For millions of Americans, a bill introduced last week in Congress is a path to greater independence. The Supplemental Security Income (SSI) Savings Penalty Elimination Act would increase asset limits to $10,000 for individual beneficiaries, $20,000 for married couples, and annually adjust for inflation. By increasing the asset limitation, individuals with disabilities would have increased opportunity to achieve financial independence and more effectively work, earn, and save for their futures.
A Little Background
SSI – Suplemental Security Income – is the program designed to support people with a disability who are living independently or working towards living independently. It provides a cash benefit as well as medical coverage through Medicaid and Medicare. SSI is an essential lifeline to people with a disability.
It is hard to live on SSI alone. According to the Center on Budget and Policy Priorities, in 2016, about half of all SSI beneficiaries had income levels below the federal poverty line. Many people on SSI are working, though their working hours, pay and savings are limited because of SSI requirements.
There are strict rules defining disability and there are limits on a recipient’s income and assets. In 1989, federal law set the asset limit at $2,000. There has been no adjustment or change since that time. That means if you had a job and saved some money, once you went over $2,000 in savings or assets (a car?), you lost your SSI benefits.
The combined asset level for a married couple was a paltry $3,000, so there was a strong disincentive to marry, which surely runs against public policy.
A Need for Change
I see this issue in several ways: as a citizen, as an employer and as a parent. My youngest son John has Down syndrome. At our company, John’s Crazy Socks, we want to show what people with a differing ability can achieve. More than half our colleagues have a differing ability and the vast majority are receiving SSI. This has a profound effect on their lives. Our colleagues often must choose between work and benefits because if they work too many hours, they lose their benefits. We support our colleagues by establishing four-hour work shifts and allowing people to work limited hours.
Many would like to work more hours. Many would like to save some money, maybe to buy a game console or an iPad. Some would like to get married. All face that asset level of $2,000. If they save too much money, they lose their benefits. This situation is so wrong at so many levels.
SSI creates great anxiety for recipients and their families. It provides incentives not to work and not to save money. It is time for a change.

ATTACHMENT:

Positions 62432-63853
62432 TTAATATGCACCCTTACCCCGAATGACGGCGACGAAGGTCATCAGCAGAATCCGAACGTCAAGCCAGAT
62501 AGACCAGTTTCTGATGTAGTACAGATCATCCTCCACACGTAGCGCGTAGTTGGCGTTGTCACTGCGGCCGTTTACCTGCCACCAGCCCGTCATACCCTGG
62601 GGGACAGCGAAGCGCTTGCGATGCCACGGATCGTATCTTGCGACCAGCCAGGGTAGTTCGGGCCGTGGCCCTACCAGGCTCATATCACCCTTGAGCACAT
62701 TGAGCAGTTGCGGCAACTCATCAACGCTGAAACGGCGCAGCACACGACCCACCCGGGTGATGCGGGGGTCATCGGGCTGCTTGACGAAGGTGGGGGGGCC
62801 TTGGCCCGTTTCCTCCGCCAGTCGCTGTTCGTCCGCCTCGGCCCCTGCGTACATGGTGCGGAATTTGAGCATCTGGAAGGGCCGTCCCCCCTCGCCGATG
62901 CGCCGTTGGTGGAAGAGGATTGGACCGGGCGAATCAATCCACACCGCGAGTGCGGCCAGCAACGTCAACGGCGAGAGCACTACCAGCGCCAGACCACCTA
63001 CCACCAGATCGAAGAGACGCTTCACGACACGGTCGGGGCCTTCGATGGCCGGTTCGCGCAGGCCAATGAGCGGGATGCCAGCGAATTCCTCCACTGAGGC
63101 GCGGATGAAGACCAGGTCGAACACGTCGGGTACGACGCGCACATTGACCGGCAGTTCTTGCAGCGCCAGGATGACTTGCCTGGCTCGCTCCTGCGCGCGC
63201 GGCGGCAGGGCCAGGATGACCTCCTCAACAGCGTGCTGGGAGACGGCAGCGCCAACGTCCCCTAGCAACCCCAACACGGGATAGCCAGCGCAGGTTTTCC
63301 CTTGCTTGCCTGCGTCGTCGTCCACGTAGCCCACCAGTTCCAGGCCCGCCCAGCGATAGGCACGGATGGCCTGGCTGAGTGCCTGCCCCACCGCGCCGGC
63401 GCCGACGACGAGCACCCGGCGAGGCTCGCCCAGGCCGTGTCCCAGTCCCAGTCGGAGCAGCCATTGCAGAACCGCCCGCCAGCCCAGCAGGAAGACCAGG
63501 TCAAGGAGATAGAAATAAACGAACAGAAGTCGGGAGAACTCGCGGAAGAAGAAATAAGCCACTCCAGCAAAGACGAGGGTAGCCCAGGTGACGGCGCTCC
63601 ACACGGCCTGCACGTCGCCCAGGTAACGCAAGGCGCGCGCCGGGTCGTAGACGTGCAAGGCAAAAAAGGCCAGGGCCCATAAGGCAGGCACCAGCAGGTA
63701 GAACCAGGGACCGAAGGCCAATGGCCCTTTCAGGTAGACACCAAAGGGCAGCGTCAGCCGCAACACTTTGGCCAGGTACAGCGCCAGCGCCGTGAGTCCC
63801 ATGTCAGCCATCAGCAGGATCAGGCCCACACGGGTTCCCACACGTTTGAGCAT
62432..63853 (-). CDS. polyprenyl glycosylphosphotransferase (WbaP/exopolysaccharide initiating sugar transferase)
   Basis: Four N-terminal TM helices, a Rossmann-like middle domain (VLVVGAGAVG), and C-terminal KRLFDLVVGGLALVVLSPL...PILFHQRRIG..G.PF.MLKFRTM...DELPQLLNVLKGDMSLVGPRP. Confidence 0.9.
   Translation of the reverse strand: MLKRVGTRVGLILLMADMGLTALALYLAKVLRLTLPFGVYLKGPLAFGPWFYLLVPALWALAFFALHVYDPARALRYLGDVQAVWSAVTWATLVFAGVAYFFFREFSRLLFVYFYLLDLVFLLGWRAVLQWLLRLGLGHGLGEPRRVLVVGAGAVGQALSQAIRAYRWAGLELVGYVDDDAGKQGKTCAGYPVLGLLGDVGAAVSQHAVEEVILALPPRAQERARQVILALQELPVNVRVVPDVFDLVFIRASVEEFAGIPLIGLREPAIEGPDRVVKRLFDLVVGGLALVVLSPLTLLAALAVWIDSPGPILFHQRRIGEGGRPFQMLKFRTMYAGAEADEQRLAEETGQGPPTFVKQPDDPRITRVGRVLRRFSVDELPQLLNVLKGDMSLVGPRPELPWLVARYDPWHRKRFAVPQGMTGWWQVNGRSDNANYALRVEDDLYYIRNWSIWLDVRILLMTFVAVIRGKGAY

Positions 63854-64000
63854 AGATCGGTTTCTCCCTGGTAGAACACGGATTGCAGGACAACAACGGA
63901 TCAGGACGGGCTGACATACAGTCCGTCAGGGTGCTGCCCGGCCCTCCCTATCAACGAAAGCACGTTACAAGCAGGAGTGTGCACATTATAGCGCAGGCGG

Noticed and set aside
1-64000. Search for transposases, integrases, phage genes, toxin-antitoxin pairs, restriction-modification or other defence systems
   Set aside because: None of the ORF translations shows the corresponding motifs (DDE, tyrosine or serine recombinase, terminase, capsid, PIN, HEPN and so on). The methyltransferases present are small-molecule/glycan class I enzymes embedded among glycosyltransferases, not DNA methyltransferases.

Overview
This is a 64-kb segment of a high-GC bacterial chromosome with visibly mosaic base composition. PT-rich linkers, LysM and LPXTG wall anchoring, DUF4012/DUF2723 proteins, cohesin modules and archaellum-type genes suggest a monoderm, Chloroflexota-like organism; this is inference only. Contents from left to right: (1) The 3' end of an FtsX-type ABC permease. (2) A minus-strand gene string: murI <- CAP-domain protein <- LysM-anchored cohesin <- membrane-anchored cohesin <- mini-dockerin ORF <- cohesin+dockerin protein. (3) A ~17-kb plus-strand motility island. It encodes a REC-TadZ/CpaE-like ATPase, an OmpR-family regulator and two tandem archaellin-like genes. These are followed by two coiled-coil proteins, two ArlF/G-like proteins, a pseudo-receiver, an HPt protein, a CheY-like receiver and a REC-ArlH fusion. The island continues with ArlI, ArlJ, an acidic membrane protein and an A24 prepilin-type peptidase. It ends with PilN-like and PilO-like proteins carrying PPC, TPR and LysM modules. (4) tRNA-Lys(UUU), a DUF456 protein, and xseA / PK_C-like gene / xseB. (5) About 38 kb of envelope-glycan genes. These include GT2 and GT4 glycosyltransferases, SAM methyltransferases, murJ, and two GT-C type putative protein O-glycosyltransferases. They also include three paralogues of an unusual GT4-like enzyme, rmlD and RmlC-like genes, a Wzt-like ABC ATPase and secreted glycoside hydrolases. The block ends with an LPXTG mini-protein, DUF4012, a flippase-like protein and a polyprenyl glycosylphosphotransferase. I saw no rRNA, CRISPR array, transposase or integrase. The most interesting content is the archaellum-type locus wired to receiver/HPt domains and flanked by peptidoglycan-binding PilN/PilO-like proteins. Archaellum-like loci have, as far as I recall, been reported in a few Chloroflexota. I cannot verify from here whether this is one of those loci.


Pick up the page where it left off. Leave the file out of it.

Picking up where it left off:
Raise the Asset Levels Now
The bill to raise the asset levels to $10,000 for an individual and $20,000 for a married couple begins to change the direction of the SSI program. It would benefit the thousands of people with a disability who are working and striving for independence.
We are not talking about people getting wealthy off this system. We are not talking about people taking advantage of the system. We are talking about hardworking Americans who want to get some traction, who want to get ahead. They already need to turn a disability into an advantage. We should remove the barriers and offer them our support. The current SSI system is designed to hold them back, not lift them up. It is time for a change.
Contact your Senator. Contact your member of the House of Representatives. Ask them to support the Supplemental Security Income (SSI) Savings Penalty Elimination Act.
About John’s Crazy Socks
John’s Crazy Socks was inspired by John Lee Cronin, a young man with Down syndrome, and his love of colorful and fun socks—what he calls his “crazy socks.” He and his father, Mark X. Cronin, started the company as a social enterprise with a mission of Spreading Happiness™. With more than 4,000 socks, John’s Crazy Socks is now the world’s largest sock store. More than half their employees have a differing ability, and their Giving Back program has raised over $650,000 for charity partners like the Special Olympics, the National Down Syndrome Society, and the Autism Society of America. Most of all, they are Spreading Happiness™.
For more information about John’s Crazy Socks, visit our webpage, Facebook page, Instagram account, TikTok or YouTube channel. You can also contact us at 631-760-5625 or via email at firstname.lastname@example.org.